At the end of a very quiet corridor, we open a door and are met by a burst of music, with 14 people standing and sitting, all engaged in rehearsal of Poor Ned, a 45-year-old ballad about Ned Kelly first created and told by Redgum.
The band singing it today involves 10 inmates at Cessnock Correctional Centre, learning the song under the tutelage of singer-songwriter William Crighton and original Redgum member John Schumann.
Singing lead is Pauly, an inmate who says it's his first time ever singing in a band. There's Sam on drums, Shaun on organ, another singer and rest on guitars - electric and acoustic.
Poor Ned, you're better off dead
At least you'll get some peace of mind
You're out on the track
They're right on your back
Boy they're 'gonna hang you high
The music workshop program has been active at Cessnock jail for the past five years, with twice a week classes involving inmates learning songs, learning instruments and writing their own new music.
Schumann was there on Wednesday as a special guest, pushing the men hard to shape the song and music.
Cessnock Correctional Centre Governor Brad Peebles was there, too, telling the invited media the program is a success and should be expanded.
Governor Peebles said many inmates were gifted musically and developing their skills was proving an instrumental part of their rehabilitation.
"Some of these offenders have never had the chance to cultivate their musical talents, whether that be playing instruments, song writing, or practicing their vocals, and when given the chance they excel," Mr Peebles said.
"Many inmates are very talented but unfortunately haven't put their abilities to good use. This is our chance to redirect their energy and focus into something constructive and positive.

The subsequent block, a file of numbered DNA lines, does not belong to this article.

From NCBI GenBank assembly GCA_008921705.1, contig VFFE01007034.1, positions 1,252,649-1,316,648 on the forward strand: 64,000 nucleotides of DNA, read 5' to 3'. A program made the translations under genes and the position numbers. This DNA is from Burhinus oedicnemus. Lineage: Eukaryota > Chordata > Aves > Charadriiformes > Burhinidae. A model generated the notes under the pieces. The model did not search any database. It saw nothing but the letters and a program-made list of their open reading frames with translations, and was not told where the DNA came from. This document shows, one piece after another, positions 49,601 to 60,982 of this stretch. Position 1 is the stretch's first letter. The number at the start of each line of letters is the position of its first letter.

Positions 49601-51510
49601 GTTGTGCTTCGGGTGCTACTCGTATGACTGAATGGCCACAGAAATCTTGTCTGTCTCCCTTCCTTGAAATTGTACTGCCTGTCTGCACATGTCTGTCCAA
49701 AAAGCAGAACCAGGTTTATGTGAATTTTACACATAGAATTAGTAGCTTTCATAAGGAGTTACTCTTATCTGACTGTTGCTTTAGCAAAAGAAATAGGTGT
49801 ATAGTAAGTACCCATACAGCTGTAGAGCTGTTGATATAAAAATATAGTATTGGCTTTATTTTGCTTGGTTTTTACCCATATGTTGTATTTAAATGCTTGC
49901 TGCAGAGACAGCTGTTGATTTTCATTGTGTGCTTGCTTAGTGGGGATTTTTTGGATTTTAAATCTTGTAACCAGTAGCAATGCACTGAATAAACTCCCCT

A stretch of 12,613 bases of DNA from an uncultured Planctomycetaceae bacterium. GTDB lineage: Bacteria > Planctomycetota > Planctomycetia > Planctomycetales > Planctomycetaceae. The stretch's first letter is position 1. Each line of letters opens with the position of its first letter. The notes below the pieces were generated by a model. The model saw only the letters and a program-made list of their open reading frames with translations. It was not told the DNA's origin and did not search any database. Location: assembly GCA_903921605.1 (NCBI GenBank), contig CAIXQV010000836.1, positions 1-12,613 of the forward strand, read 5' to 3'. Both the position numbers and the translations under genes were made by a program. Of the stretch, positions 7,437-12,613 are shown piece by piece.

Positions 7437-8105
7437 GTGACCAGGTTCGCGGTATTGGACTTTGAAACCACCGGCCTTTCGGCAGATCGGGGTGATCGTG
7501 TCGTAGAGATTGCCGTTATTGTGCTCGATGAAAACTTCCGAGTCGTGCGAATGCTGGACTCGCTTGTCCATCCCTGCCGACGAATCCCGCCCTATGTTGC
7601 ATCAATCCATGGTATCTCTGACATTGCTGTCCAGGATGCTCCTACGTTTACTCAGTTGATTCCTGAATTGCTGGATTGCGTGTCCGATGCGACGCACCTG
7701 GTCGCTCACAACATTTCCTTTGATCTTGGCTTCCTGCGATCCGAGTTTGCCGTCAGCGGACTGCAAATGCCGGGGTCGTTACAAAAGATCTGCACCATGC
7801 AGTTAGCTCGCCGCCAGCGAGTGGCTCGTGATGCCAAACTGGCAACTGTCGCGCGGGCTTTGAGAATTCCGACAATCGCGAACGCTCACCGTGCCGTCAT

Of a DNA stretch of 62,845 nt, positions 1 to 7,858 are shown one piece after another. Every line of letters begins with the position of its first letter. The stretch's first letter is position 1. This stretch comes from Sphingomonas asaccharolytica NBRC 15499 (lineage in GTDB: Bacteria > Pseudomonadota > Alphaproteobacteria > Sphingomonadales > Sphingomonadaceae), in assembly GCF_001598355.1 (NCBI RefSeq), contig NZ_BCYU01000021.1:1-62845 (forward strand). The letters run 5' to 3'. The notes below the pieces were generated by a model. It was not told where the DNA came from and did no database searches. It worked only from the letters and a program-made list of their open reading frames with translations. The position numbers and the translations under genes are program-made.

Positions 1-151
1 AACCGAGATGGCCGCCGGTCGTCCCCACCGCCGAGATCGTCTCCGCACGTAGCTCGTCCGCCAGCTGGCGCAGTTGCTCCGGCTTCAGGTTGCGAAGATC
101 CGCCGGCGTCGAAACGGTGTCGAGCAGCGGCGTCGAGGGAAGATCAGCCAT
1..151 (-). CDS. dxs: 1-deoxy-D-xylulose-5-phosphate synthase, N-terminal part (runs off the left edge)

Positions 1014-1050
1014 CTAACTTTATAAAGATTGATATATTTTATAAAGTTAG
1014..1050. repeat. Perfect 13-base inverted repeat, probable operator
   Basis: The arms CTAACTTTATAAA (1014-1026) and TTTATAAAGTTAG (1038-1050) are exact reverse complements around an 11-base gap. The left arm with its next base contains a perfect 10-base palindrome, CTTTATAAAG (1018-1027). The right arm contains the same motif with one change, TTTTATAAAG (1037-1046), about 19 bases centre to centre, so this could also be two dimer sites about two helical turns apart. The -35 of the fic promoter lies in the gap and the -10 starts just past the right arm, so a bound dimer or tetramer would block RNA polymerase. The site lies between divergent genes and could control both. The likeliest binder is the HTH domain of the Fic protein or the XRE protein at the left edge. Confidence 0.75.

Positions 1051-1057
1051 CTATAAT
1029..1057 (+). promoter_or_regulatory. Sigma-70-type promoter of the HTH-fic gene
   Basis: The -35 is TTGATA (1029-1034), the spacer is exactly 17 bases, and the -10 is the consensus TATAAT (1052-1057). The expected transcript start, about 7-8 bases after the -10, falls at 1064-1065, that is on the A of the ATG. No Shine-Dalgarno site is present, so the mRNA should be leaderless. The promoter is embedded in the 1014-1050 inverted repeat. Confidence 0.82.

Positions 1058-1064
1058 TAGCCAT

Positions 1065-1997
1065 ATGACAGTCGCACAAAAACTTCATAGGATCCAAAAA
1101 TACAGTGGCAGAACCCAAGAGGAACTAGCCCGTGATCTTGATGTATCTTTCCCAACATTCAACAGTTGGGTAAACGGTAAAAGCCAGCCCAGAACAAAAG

"To have such a talented performer helping inmates hone their skills means they learn a lot very quickly, and our hope is that they continue to turn to this creative outlet once released back into the community - more music, less crime."
"It's good for your mental health, " says Pauly, who was singing lead on Wednesday. "This is the first time I've seen the Governor introduce this in all the jails I've been in."
"I've never done any singing. Now, I've been doing it a couple of months.
Pauly said he may even write a few songs of his own, probably about "coming out of the darkness into the light". Schumann called it "the best class I've ever taught".
"These guys are hungry," he said.
"They're dead quiet, soaking up everything."
Schumann complimented Crighton and his wife Julieanne, heavily involved and also in attendance on Wednesday, with "making the cake", as he called the workshop experience.
"I just smeared the icing on top of it," he said.
The jail band is rehearsing for a performance as part of NAIDOC Week at the correctional centre.
Governor Peebles said the music classes as just one of many "privileges" given inmates at Cessnock jail, in a social experiment that encourages learning new skills to improve behaviour and increase the inmates' chances of success once they leave prison behind.
He said project began at Macquarie Correctional Centre at Wellington in western NSW and is the subject of ongoing academic research into prisoner rehabilitation with the University of Melbourne and Flinders University.